"The origin of the word 'inspire' is actually to breathe in or to take in... For me, the word 'inspire' on the bike speaks to both the very personal experiences that go with breast cancer and the great power of a community." - Emily Gresh
Newbury Park, CA (PRWEB) April 02, 2012
One evening this past February, Emily Gresh was strolling downtown New Haven, CT, near Yale-New Haven Hospital -- where she had been diagnosed and treated for breast cancer in August 2010. Now it was February 2012 and Emily had just received a phone call from Elysa Walk, General Manager of Giant Bicycle USA, who told Emily she had won a bicycle design contest sponsored by Liv/giant and the Young Survival Coalition.
“I had outstanding treatment at Yale-New Haven, but there is no good way to hear the news that you have cancer,” said the West Hartford, CT, resident. “A little over a year later, to hear the great news about my bicycle design completely warmed my heart – one big warm glow in the middle of a cold February night.” Emily continued, “You can imagine my smile and laughter as I stood there on the street talking to Elysa, thanking her and Giant, and then calling my family and a few of my close friends and sharing this unbelievable news.”
The contest, held last October, challenged young breast cancer survivors to design graphics for a special-edition Liv/giant Avail road bike. The winner’s design would be applied to a bike, the sales of which would benefit the Young Survival Coalition (YSC). As the bike designs came in, one particular submission rose to the top—it was the only design that included a theme. That theme was Inspire, and that submission belonged to Emily Gresh.
“The origin of the word ‘inspire’ is actually to breathe in or to take in,” Emily explained. “Though today we are more likely to think of it in its common motivational sense, I love the notion of the word being rooted in simply breathing in. Even in our most difficult and private moments, we still have that power, to breathe in. For me, the word ‘inspire’ on the bike speaks to both the very personal experiences that go with breast cancer and the great power of a visible community. It acts as a reminder of what is possible in life, and in living post-cancer, and how much support we have to help us through.”
“Emily’s story and her bicycle design touched all of us so much,” said Elysa Walk of Giant USA. “For several years we’ve been a sponsor of the YSC Tour de Pink bicycle rides. We learned in her design application that Emily decided to ride the East Coast Tour de Pink while she was recovering from her surgery. Her eloquence as she related her story and the theme she incorporated into her design for the Avail Inspire seemed to speak directly for breast cancer survivors and their families.”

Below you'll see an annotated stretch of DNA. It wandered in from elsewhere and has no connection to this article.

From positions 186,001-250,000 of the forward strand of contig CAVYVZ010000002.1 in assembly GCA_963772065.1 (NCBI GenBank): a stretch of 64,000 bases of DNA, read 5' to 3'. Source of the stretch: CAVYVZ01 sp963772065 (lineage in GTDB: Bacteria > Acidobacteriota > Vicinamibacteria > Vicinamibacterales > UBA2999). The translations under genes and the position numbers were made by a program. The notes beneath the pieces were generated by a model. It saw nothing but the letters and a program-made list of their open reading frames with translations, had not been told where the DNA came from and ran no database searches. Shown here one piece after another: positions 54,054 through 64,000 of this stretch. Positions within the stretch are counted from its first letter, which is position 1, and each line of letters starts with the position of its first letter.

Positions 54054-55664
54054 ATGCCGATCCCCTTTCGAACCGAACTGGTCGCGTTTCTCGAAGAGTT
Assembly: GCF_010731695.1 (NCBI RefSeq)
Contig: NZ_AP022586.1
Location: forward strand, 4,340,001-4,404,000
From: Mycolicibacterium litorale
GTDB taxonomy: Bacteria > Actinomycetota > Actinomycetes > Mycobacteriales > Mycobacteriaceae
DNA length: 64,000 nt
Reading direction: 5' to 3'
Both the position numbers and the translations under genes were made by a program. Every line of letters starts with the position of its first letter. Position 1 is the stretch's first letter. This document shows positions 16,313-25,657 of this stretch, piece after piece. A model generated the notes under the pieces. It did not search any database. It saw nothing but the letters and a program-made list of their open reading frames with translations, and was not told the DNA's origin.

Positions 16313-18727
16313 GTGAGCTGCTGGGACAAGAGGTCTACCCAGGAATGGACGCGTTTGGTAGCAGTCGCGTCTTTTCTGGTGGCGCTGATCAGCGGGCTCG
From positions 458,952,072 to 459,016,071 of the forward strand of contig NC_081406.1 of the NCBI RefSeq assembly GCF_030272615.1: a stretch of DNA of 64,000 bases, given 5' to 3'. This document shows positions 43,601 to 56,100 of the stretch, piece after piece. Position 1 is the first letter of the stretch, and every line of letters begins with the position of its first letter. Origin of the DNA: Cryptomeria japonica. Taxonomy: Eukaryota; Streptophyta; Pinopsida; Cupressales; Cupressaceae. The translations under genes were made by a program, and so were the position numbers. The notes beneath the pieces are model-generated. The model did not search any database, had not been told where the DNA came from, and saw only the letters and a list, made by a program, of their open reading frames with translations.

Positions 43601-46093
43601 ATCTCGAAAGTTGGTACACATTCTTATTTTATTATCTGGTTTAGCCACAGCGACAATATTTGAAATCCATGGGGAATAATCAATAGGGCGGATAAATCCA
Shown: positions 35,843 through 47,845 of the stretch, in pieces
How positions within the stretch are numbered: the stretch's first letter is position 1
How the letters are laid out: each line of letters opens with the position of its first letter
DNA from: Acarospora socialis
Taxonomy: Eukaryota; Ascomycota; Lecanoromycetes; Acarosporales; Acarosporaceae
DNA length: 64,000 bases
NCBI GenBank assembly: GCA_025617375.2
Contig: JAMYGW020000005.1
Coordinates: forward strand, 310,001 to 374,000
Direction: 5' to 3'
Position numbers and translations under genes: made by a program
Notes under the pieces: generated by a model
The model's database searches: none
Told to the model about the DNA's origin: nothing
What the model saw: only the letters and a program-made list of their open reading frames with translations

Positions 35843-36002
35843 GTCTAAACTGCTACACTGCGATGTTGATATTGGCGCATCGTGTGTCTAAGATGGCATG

As Emily recovered, she found the website of the Young Survival Coalition and saw photos of women just like her who had completed the three-day Tour de Pink. “I saw in the ride, in those faces, a community of people who in the very act of being together cycling were also bearing the weight of what they had been through,” she recalled. “I wasn’t sure how on earth I was going to bear what I was going through when I was first diagnosed, but here were other people who had gotten through and had found each other along the way, too.”
Emily rode more than 200 miles to complete the 2011 East Coast Tour de Pink, and she’s training to ride the event again in 2012. “When I started to take those first training rides on my own in anticipation of Tour de Pink, I began to really discover the great things about where I live now in ways I hadn't opened my eyes to before,” she said. “Years ago, while living in Boston, I was an everyday bicycle commuter. But that ended when I moved to Connecticut.” She continued, “As I began to train for the Tour, I learned how to make biking a regular part of my life again after missing it for so many years. My goals are to just keep enjoying it. I am so glad to be out on the bike every time I ride—there is so much for me just in the simple pleasures of it.”
Today, the 40-year old wife, mother, and fund-raising professional writes a blog about her cycling experiences. Follow Emily at: http://swanorettionabicycle.com (Swanoretti on a Bicycle)
The limited-edition Liv/giant Avail Inspire road bike is on sale now at select Giant bicycle retailers around the country with a retail price of $1360. 10% of the proceeds from the sale of the bicycle as well as Inspire-themed Liv/giant jerseys, socks, and water bottles are being donated to the Young Survival Coalition.
The 2012 YSC Tour de Pink East Coast ride rolls from Philadelphia to Washington, D.C., September 28 – 30, and the Tour de Pink West Coast event rolls from Thousand Oaks, California to Foothill Ranch, CA, October 12 - 14.
To discover more about Emily Gresh and the Liv/giant Avail Inspire, and to find a Giant retailer selling the bicycle, go to http://www.LivgiantUSA.com/Inspire. The web page also provides a link with more information about the Young Survival Coalition and how to participate in a Tour de Pink ride.
Liv/giant is a cycling brand dedicated solely to female riders and inspiring them to lead happier, healthier, more adventurous lives through cycling. To learn more about Liv/giant, the brand’s bikes and gear, and Giant retailers who carry those products, please visit http://www.giant-bicycles.com/en-us/livgiant/.
Young Survival Coalition (YSC) is the premier global organization dedicated to the critical issues unique to young women diagnosed with breast cancer. YSC offers resources, connections and outreach so women feel supported, empowered and hopeful. With an interactive website and almost 30 affiliates across the United States, it is YSC’s goal that young women with breast cancer know that they are not alone. For more information, go to http://www.youngsurvival.org